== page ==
Press release from the Sheboygan County Division of Public Health:
Sheboygan— A new ordinance will be introduced during the Tuesday, August 18th County Board of Supervisors meeting regarding Disease Control: Providing for Enforcement of Public Health Orders and Legislative Oversight. After the ordinance is introduced, it will then be referred to a committee (to be determined) for recommendation. The County Board will vote on the ordinance at the September 15th meeting.
The goal of the proposed ordinance is to be prepared if we see a significant spike in COVID-19 and our hospitals are on the brink of being overrun. The Sheboygan County Division of Public Health strives to do all we can to keep our economy, businesses and schools operational and employees going to work. County Public Health Officers already have significant authority in current State Statutes. This proposed ordinance softens that existing authority, as it proposes checks and balances with legislative oversight by the County Board.
Since the start of this pandemic Sheboygan County Division of Public Health has focused on collaboration, transparency and local data to make decisions with input from local leaders and our hospital systems. Public Health is regularly monitoring local hospital capacity and has determined through conversations with Hospital Administrators that if 50% of the total intensive care unit (ICU) or COVID dedicated medical-surgical beds are occupied by positive COVID-19 patients, our hospitals would be concerned about being overrun and their ability to meet patient needs.
“There are currently no local Public Health orders in place. If we do see a surge of COVID-19 in our community and need to take stronger action to protect the health and vitality of our community, we will have a stronger collaborative approach established. This process also allows for greater public input through the legislative oversight process” states Sheboygan County Health Officer, Starrlene Grossman.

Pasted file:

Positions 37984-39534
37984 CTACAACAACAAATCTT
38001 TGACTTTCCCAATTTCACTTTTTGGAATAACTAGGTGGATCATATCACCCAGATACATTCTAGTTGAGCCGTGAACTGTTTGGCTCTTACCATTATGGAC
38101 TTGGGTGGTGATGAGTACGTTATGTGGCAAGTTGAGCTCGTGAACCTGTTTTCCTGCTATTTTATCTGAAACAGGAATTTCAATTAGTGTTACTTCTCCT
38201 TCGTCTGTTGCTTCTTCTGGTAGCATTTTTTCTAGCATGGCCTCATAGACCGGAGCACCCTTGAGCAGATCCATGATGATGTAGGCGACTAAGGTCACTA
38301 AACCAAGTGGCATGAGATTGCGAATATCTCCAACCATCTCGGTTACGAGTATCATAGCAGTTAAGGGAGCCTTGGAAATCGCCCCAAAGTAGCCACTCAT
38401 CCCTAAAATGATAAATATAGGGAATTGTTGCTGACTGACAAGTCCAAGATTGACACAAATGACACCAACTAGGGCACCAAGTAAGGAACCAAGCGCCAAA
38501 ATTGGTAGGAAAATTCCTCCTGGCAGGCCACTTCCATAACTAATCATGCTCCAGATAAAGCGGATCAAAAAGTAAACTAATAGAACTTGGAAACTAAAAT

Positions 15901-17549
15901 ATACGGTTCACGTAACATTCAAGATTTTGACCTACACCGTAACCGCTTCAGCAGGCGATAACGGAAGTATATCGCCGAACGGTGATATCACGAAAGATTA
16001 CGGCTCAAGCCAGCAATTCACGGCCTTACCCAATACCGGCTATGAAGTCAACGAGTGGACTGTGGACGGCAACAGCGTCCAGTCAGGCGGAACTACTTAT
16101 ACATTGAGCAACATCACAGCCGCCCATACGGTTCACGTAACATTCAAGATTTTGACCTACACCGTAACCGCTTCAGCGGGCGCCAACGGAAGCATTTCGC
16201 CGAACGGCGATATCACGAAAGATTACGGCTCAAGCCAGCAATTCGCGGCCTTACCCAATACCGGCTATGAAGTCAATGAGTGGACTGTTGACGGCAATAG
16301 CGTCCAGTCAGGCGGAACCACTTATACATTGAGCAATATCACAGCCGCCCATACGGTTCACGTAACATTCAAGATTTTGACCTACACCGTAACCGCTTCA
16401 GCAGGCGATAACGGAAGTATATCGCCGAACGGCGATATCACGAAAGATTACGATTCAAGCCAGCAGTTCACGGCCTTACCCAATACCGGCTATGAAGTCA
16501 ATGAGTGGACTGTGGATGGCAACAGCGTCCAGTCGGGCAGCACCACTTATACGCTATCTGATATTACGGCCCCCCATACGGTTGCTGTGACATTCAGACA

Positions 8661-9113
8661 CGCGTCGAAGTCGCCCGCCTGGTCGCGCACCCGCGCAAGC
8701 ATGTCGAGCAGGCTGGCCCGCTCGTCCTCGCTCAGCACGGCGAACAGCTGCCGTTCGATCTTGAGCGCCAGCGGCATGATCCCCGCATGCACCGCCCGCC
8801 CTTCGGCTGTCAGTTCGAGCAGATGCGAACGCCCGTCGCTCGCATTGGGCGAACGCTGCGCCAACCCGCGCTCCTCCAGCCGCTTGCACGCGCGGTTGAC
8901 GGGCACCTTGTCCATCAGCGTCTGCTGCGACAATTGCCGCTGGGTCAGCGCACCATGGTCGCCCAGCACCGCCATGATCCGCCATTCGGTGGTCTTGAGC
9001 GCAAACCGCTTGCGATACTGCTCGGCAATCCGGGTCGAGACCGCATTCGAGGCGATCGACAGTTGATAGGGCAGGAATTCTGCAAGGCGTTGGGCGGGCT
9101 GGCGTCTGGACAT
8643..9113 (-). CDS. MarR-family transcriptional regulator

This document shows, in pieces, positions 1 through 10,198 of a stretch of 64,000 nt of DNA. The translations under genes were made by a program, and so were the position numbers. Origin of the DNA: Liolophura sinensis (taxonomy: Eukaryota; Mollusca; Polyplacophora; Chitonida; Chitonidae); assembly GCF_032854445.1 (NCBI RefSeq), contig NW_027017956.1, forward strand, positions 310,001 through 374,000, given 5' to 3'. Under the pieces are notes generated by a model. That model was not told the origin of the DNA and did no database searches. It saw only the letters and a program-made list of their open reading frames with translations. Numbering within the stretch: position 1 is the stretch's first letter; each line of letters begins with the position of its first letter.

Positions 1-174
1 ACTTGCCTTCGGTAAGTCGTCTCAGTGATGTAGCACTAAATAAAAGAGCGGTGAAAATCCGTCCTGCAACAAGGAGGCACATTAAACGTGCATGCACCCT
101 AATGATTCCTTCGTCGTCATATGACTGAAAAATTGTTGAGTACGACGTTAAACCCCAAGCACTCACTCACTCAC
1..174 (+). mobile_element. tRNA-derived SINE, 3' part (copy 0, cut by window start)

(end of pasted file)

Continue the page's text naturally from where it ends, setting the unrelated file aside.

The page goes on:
If passed, violation of the ordinance does not include any criminal penalties, nor would it require residents to be vaccinated against COVID-19 or any other diseases.
Currently the Sheboygan County Health Officer has the authority to take all measures necessary to prevent, suppress, and control communicable diseases such as COVID-19. If passed, the ordinance would include the following:
- Health & Human Services Committee and Executive Committee oversight and possible ratification or nullification of Public Health orders.
- Any person who violates or obstructs an order of the Sheboygan County Health Officer or the State of Wisconsin Department of Health Services is subject to any of the following:
○ A citation may be issued by law enforcement
○ A forfeiture of $25 for the first offense, $50 for the second offense, and $100 for the third offense
○ The issuance of a Summons and Complaint and the entry of a civil judgement for a forfeiture
○ A court order
- Businesses in which an individual is violating Public Health order shall ask the individual to leave the premises. Businesses may rely on an individual’s statements if they claim to be exempt from the Public Health order for the reasons permitted
○ Any business violating the ordinance may be subject to administrative action for any licenses it holds within the County.
Last week the proposed ordinance was unanimously approved by the Sheboygan County Health & Human Services Committee. “This ordinance puts a plan in place to be prepared to take steps if things get significantly worse, to protect our community and keep people working”, says Sheboygan County Administrator Adam Payne. “We all hope, similar to purchasing home insurance or a fire extinguisher, it will never be needed.” Payne added.
The Sheboygan County Division of Public Health works diligently to protect and educate the community. The proposed ordinance ensures that Public Health will work with local elected leaders to protect Sheboygan County. “We appreciate the support of local officials and the business community. In order to defeat COVID, we all need to take personal responsibility and work together,” said County Board Chairman Vernon Koch.